The real reason you should be saving your celery leaves

Celery is consumed widely as both a snack and a cooking ingredient. But whether in a vegetable platter with other crudités or as part of a mirepoix (traditional French cooking base consisting of carrots onions and celery, according to Masterclass), it's the stalk that's getting all of the attention. 

However, celery leaves can be used for a number of purposes as well, and they have the same nutritional value as the bottom half of the plant. Celery leaves are full of vitamin C, potassium, and calcium (via The Food Network). Because texture doesn't matter much when you're juicing a fruit or vegetable, celery leaves can be a great option to throw in the juicer if you're trying to add a green blast to a juice or smoothie. But perhaps the best use for celery leaves is in dishes where you're trying to impart a significant celery flavor.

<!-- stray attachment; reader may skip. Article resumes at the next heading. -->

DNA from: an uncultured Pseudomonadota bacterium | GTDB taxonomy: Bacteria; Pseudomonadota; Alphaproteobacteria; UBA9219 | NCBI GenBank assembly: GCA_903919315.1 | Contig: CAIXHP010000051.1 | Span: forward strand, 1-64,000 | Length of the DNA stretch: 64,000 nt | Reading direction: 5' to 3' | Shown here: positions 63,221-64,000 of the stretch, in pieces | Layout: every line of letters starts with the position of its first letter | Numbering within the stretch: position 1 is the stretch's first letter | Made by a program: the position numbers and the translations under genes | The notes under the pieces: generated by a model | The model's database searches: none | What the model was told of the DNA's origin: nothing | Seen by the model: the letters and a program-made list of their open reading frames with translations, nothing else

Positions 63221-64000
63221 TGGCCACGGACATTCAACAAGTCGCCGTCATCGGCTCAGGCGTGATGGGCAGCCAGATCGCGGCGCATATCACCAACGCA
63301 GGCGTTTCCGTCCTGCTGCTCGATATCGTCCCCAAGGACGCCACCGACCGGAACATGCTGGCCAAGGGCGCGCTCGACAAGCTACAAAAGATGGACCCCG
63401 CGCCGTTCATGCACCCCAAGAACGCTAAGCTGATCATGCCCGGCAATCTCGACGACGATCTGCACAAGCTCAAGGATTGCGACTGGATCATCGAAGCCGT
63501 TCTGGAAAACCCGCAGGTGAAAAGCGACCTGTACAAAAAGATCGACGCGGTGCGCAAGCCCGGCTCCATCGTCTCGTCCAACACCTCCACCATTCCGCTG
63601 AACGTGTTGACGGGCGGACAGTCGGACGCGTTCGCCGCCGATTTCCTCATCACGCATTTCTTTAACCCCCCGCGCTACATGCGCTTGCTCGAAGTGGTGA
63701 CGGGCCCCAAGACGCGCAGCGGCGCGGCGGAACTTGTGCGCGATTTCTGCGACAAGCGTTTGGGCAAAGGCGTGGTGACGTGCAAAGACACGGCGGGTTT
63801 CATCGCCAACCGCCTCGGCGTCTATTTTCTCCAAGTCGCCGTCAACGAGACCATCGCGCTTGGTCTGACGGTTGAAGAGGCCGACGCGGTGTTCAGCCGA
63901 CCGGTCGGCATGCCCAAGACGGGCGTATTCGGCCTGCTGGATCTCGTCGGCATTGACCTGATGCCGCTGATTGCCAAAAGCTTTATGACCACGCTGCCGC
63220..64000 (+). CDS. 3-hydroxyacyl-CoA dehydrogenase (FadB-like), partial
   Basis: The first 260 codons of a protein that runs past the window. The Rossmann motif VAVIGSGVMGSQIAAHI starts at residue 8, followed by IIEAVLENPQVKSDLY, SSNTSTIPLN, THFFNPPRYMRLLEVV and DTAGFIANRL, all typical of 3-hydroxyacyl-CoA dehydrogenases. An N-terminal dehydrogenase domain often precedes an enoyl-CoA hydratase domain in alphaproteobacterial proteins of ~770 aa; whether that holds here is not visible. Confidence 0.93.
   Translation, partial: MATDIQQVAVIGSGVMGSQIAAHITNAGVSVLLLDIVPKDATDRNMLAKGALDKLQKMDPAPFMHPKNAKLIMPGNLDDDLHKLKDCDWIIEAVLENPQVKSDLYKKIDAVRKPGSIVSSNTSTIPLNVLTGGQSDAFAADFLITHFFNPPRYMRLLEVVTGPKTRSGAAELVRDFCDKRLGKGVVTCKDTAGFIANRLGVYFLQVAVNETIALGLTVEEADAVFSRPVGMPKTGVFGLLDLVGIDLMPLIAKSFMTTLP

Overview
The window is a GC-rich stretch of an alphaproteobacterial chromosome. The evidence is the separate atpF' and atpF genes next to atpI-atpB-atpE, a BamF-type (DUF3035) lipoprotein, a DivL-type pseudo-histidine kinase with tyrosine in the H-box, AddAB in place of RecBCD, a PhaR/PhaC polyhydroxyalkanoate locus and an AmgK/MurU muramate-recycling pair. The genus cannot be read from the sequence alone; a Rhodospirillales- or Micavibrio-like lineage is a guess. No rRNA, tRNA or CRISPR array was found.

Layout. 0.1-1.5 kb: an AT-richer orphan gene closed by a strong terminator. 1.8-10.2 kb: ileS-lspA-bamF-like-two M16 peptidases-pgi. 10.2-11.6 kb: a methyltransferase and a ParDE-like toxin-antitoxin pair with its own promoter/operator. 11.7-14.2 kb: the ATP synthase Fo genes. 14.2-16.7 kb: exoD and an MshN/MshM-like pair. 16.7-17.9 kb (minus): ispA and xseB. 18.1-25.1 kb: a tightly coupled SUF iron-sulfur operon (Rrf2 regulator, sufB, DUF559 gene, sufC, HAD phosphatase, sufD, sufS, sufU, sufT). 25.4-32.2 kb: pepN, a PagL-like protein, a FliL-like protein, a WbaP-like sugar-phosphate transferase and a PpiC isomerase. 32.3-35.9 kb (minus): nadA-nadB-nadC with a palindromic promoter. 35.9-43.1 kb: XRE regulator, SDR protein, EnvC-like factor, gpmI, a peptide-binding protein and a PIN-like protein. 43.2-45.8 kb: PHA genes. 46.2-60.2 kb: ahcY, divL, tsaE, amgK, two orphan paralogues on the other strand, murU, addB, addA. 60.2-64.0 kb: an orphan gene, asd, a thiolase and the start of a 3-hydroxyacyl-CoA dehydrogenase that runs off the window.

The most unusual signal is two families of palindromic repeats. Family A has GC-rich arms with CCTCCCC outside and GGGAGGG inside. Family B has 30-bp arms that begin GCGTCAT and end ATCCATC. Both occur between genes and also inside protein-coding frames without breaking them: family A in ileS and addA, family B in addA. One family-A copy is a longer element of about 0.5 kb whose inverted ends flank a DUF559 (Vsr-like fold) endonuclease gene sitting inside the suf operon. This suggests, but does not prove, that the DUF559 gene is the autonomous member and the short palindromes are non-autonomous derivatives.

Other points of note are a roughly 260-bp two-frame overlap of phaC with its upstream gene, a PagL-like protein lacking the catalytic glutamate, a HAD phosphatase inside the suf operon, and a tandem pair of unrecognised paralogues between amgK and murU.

The best way to use celery leaves

Turns out, the leaves of celery are actually more intensely celery flavored than the stalk of the plant (via Food Print). The same goes for the root of the plant, but that's a discussion for another time (via Rutland Co-op).

Celery leaves are a great addition to a soup or stock. Even if the recipe only calls for celery stalk (via Martha Stewart), you can either substitute leaves for the stalk or supplement the recipe with the leaves if you really enjoy celery flavor.

The optimal situation is to use them in a stock or soup that is strained, which will prevent you from having to fish around for the leaves with a fork. While it's not harmful by any means to consume them in a soup or stock, it's important to remember that they're being used for their flavor, not their texture.

The leaves can also be used as a salad garnish, but again, it's wise to be careful to use them in moderation because they can easily overwhelm the dish.